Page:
5. MAKE THE HOOD
5a. Find a cardboard box big enough to turn upside down and fit
over your whole rig, with room to spare. Use an X-Acto knife to
cut out the back wall so you can access the camera. Cut a round
opening in the front of the box, to give your camera and strobe
disk a clear line of sight.
5b. Place the box over your rig to check the fit. Make sure the
camera still has a clear view and that the slot in your strobe disk
isn’t obscured. Voilà — your stroboscope is complete!
Backdrop, Subject, and Lighting
Good stroboscope photography requires a black
backdrop, preferably fabric, which makes your
subject show up clearly without being lost in a
bright clutter of background noise. With a black
background, light and brightly colored objects will
“pop,” while dark objects will disappear.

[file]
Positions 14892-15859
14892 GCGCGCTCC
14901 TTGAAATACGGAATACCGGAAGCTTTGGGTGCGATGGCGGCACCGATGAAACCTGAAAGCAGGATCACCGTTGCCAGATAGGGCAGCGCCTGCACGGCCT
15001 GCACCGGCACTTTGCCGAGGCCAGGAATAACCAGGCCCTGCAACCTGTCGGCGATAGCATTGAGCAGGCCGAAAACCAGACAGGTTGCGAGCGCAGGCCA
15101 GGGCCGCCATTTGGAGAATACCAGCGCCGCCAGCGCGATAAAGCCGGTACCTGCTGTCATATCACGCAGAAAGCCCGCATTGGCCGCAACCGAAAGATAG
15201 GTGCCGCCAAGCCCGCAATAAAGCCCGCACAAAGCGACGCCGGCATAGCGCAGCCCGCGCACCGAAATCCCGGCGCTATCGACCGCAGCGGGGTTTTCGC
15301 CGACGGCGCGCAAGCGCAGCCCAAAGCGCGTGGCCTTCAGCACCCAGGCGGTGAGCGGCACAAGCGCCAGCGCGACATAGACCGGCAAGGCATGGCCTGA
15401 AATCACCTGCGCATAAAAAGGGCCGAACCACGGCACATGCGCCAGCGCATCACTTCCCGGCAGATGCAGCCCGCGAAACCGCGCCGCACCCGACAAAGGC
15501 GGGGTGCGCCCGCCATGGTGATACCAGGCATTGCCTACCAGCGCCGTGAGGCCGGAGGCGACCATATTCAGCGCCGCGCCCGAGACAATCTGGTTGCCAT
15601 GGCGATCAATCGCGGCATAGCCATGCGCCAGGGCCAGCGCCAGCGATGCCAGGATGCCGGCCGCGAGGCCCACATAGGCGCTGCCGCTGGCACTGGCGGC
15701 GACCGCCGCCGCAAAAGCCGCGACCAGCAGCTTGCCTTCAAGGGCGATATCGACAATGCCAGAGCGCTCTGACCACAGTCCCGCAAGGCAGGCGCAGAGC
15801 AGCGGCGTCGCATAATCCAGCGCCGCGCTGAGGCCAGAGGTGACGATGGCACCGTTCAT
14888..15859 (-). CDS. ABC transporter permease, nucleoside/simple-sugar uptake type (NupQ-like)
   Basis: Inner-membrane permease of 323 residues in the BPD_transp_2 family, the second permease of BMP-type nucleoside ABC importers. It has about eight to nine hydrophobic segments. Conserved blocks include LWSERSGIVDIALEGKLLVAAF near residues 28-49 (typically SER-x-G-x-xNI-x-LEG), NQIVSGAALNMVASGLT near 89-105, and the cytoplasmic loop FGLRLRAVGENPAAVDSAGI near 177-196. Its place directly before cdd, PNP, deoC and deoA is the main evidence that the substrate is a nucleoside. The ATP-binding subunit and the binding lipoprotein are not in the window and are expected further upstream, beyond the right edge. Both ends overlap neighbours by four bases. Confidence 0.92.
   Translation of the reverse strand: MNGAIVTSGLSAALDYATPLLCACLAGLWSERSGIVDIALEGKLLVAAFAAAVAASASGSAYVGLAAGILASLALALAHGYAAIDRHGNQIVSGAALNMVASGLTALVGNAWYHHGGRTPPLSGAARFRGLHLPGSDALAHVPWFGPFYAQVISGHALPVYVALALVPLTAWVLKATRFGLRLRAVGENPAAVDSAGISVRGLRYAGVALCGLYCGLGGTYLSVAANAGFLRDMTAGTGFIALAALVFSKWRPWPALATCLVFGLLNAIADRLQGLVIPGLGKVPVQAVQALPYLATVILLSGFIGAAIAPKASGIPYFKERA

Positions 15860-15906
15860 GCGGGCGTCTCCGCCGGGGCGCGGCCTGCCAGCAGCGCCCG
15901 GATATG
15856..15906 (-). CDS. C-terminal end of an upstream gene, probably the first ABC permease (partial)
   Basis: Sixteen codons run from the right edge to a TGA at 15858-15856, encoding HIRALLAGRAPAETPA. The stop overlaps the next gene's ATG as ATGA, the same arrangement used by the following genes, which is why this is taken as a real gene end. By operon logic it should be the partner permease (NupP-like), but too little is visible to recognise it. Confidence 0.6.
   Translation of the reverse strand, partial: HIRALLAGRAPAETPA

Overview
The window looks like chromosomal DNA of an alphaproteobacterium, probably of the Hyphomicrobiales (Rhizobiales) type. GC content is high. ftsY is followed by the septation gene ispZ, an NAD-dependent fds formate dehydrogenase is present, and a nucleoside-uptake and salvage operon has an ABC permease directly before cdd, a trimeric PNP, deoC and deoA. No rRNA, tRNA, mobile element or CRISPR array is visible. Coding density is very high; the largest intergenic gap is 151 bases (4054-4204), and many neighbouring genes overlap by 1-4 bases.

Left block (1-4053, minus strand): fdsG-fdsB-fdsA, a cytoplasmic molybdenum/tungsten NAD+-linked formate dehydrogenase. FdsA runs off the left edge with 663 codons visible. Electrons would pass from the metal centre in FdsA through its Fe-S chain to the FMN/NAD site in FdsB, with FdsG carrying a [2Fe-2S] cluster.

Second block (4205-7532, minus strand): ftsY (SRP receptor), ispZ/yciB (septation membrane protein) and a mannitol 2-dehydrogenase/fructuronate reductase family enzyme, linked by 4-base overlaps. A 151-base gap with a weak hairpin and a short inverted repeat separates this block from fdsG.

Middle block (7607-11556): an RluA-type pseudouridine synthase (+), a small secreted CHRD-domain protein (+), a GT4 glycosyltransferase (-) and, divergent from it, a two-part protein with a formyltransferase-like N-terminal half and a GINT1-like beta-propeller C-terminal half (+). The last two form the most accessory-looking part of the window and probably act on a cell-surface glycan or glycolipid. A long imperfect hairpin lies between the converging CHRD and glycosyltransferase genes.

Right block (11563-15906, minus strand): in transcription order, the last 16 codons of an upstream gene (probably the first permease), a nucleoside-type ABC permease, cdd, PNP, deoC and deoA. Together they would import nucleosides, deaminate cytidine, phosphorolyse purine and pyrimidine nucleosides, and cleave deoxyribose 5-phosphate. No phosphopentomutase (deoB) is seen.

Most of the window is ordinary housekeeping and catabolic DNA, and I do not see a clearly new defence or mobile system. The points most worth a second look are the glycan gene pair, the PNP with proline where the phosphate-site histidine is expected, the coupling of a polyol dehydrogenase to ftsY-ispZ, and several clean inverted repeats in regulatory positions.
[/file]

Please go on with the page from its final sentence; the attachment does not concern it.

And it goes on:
Your subject also needs to be well lit, or else
it won’t show up. Clamp lights work well and
are easy to adjust. With the camera pointing
straight toward the backdrop and your subject in
between, place 2 clamp lights pointing in from the
left and right, respectively, lighting up the subject
GETTING SET UP
rather than the backdrop.
You can also set up your stroboscope outside,
using sunlight instead of clamp lights. As long
as you have a black background and bright light,
you’re in business.
To set up your camera, temporarily remove the
strobe disk and focus your lens on the place
where your subject will be moving. Make sure the
focus remains set to manual. Here are some
good typical settings you can experiment with
Shutter/exposure: Two seconds. With a too-
short exposure, you won’t see much happening
in the image, but if it’s too long, the image will be
Aperture: Set this to the lowest number possible
to gather the maximum amount of light with each
pass of the strobe disk slot.
98 Make: Volume
NOW GO USE IT »